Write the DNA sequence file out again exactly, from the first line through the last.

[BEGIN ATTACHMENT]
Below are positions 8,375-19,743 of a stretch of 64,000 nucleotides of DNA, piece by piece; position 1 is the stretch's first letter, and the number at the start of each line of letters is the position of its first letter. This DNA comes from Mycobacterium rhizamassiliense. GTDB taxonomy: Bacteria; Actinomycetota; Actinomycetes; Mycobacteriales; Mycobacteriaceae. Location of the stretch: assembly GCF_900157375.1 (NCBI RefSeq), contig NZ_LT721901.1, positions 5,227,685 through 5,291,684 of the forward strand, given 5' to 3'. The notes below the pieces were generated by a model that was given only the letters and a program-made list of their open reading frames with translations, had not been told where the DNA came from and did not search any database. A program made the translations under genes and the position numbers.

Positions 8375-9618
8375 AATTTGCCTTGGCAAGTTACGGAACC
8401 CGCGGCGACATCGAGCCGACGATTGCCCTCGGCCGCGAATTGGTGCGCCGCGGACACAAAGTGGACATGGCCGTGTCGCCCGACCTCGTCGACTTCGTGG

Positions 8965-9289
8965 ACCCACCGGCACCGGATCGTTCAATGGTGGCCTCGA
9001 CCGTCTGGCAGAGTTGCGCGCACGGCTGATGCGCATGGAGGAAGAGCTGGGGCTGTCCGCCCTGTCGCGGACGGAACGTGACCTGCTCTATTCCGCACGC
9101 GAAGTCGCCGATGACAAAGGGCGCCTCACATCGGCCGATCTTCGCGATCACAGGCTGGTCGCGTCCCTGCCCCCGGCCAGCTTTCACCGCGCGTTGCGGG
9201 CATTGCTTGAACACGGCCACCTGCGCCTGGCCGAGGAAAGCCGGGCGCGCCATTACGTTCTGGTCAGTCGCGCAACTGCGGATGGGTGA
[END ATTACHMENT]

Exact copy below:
Below are positions 8,375-19,743 of a stretch of 64,000 nucleotides of DNA, piece by piece; position 1 is the stretch's first letter, and the number at the start of each line of letters is the position of its first letter. This DNA comes from Mycobacterium rhizamassiliense. GTDB taxonomy: Bacteria; Actinomycetota; Actinomycetes; Mycobacteriales; Mycobacteriaceae. Location of the stretch: assembly GCF_900157375.1 (NCBI RefSeq), contig NZ_LT721901.1, positions 5,227,685 through 5,291,684 of the forward strand, given 5' to 3'. The notes below the pieces were generated by a model that was given only the letters and a program-made list of their open reading frames with translations, had not been told where the DNA came from and did not search any database. A program made the translations under genes and the position numbers.

Positions 8375-9618
8375 AATTTGCCTTGGCAAGTTACGGAACC
8401 CGCGGCGACATCGAGCCGACGATTGCCCTCGGCCGCGAATTGGTGCGCCGCGGACACAAAGTGGACATGGCCGTGTCGCCCGACCTCGTCGACTTCGTGG

Positions 8965-9289
8965 ACCCACCGGCACCGGATCGTTCAATGGTGGCCTCGA
9001 CCGTCTGGCAGAGTTGCGCGCACGGCTGATGCGCATGGAGGAAGAGCTGGGGCTGTCCGCCCTGTCGCGGACGGAACGTGACCTGCTCTATTCCGCACGC
9101 GAAGTCGCCGATGACAAAGGGCGCCTCACATCGGCCGATCTTCGCGATCACAGGCTGGTCGCGTCCCTGCCCCCGGCCAGCTTTCACCGCGCGTTGCGGG
9201 CATTGCTTGAACACGGCCACCTGCGCCTGGCCGAGGAAAGCCGGGCGCGCCATTACGTTCTGGTCAGTCGCGCAACTGCGGATGGGTGA